• Individualism
    • Religion
    • Patriotism
    • Civilian community service
  • 7. Power and the Individual: Individualism
    • Characteristics of American individualism
    • Self-reliance and individual responsibility
    • Favor individual rights
    • Belief that economic competition is good
    • Modest social programs as compared to other nations
  • 8. Power and the Individual: Reformism
    • In the 19 th century, people were concerned about the increasing power that political party machines, wealthy financiers, and corporations exerted in government.
    • As a result, the Progressive movement grew in opposition to those forces.
  • 9. Power and the Individual: Reformism
    • Progressive movement ideas
    • Concentration of power was the threat
    • Need to reform electoral processes
    • Award government jobs based on the civil service system, not political appointees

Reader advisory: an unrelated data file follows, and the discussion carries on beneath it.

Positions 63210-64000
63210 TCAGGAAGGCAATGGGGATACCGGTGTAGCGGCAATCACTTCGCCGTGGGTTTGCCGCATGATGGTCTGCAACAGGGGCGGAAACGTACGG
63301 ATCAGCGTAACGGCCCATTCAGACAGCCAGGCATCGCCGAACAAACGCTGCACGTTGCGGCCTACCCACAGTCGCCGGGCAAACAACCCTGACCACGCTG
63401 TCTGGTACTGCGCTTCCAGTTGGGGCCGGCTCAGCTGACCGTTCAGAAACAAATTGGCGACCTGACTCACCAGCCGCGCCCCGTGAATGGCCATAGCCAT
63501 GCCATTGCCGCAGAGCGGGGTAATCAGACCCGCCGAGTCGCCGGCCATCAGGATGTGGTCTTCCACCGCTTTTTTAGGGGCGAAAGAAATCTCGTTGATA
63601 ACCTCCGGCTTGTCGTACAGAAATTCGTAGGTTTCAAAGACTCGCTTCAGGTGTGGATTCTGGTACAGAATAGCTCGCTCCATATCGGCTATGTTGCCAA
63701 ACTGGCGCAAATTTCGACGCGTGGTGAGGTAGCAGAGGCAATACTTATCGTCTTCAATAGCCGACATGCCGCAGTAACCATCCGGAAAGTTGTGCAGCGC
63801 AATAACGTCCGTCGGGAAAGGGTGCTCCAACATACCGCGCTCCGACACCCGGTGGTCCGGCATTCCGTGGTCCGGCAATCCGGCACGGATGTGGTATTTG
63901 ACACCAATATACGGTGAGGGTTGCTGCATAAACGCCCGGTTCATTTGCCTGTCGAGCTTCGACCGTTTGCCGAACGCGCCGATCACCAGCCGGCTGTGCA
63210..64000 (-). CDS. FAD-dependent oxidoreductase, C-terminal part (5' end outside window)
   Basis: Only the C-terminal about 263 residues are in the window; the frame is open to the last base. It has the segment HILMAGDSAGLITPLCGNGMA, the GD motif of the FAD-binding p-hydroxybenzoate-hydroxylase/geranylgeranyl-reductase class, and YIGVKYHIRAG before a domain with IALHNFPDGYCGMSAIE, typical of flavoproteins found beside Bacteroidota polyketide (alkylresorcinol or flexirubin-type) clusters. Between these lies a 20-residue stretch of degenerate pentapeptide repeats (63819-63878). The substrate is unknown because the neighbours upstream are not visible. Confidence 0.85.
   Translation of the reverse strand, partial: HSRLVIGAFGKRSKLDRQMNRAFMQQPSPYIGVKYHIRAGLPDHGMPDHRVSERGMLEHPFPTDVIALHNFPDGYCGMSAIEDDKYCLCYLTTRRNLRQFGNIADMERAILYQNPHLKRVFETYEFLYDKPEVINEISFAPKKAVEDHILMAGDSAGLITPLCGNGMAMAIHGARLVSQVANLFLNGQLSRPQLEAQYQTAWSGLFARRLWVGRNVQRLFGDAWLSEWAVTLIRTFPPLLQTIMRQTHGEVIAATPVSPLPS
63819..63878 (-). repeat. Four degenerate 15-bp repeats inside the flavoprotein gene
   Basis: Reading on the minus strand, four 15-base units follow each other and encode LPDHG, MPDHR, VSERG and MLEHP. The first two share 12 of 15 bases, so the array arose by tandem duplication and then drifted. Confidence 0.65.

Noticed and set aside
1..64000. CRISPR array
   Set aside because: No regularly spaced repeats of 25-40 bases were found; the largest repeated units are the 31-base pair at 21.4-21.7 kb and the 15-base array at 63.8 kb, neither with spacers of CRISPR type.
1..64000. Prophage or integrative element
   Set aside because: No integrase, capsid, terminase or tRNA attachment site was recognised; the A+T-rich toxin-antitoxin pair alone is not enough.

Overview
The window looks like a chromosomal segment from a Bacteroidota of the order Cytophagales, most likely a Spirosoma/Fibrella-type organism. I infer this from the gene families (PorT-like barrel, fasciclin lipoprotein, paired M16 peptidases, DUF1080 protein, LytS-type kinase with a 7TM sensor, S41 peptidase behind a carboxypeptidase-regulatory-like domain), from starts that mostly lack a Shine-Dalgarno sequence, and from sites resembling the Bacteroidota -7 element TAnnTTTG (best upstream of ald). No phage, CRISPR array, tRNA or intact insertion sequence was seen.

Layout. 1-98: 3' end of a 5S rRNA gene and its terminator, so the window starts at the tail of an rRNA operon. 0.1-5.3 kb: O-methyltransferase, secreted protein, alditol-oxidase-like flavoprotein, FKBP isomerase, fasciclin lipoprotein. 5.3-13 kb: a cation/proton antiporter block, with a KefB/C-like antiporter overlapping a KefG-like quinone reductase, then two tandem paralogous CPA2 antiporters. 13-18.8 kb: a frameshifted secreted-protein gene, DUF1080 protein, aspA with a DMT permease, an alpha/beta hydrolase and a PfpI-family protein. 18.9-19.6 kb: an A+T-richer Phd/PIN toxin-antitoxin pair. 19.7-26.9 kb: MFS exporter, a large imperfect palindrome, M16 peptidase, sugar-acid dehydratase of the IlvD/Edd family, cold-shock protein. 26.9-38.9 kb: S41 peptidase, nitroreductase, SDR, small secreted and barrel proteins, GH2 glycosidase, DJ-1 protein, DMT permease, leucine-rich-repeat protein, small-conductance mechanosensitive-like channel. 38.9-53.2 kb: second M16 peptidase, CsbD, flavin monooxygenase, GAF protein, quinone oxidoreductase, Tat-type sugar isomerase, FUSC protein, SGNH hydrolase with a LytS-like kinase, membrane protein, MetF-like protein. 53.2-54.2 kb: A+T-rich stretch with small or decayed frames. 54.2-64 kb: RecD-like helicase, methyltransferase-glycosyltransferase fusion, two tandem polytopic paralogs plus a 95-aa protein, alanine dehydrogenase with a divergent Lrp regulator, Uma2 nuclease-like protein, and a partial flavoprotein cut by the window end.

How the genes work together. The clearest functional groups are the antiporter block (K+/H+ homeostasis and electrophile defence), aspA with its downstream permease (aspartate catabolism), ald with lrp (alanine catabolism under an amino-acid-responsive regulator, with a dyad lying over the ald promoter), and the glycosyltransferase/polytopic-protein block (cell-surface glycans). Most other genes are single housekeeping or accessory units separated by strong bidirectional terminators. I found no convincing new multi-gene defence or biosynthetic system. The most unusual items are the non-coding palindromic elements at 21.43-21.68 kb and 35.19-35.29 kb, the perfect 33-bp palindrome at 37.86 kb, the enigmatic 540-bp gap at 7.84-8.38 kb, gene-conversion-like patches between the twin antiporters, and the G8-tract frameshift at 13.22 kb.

• 10. Religion and American Politics
    • With a constitutional guarantee of the separation of church and state, why do you believe religion has been able to be so influential in American politics?
  • 11. Myths and Misinformation
    • On America, Alexis de Tocqueville has been quoted as stating that he did not “understand the secret of her genius and power” until he visited American churches.
    • Tocqueville was misquoted, but that statement is still used today because of its adaptability to different causes.
  • 12. Religion and American Politics: Born in Mission
    • The Pilgrims came to America seeking religious freedom and drafted the Mayflower Compact to establish a “civil body politick.”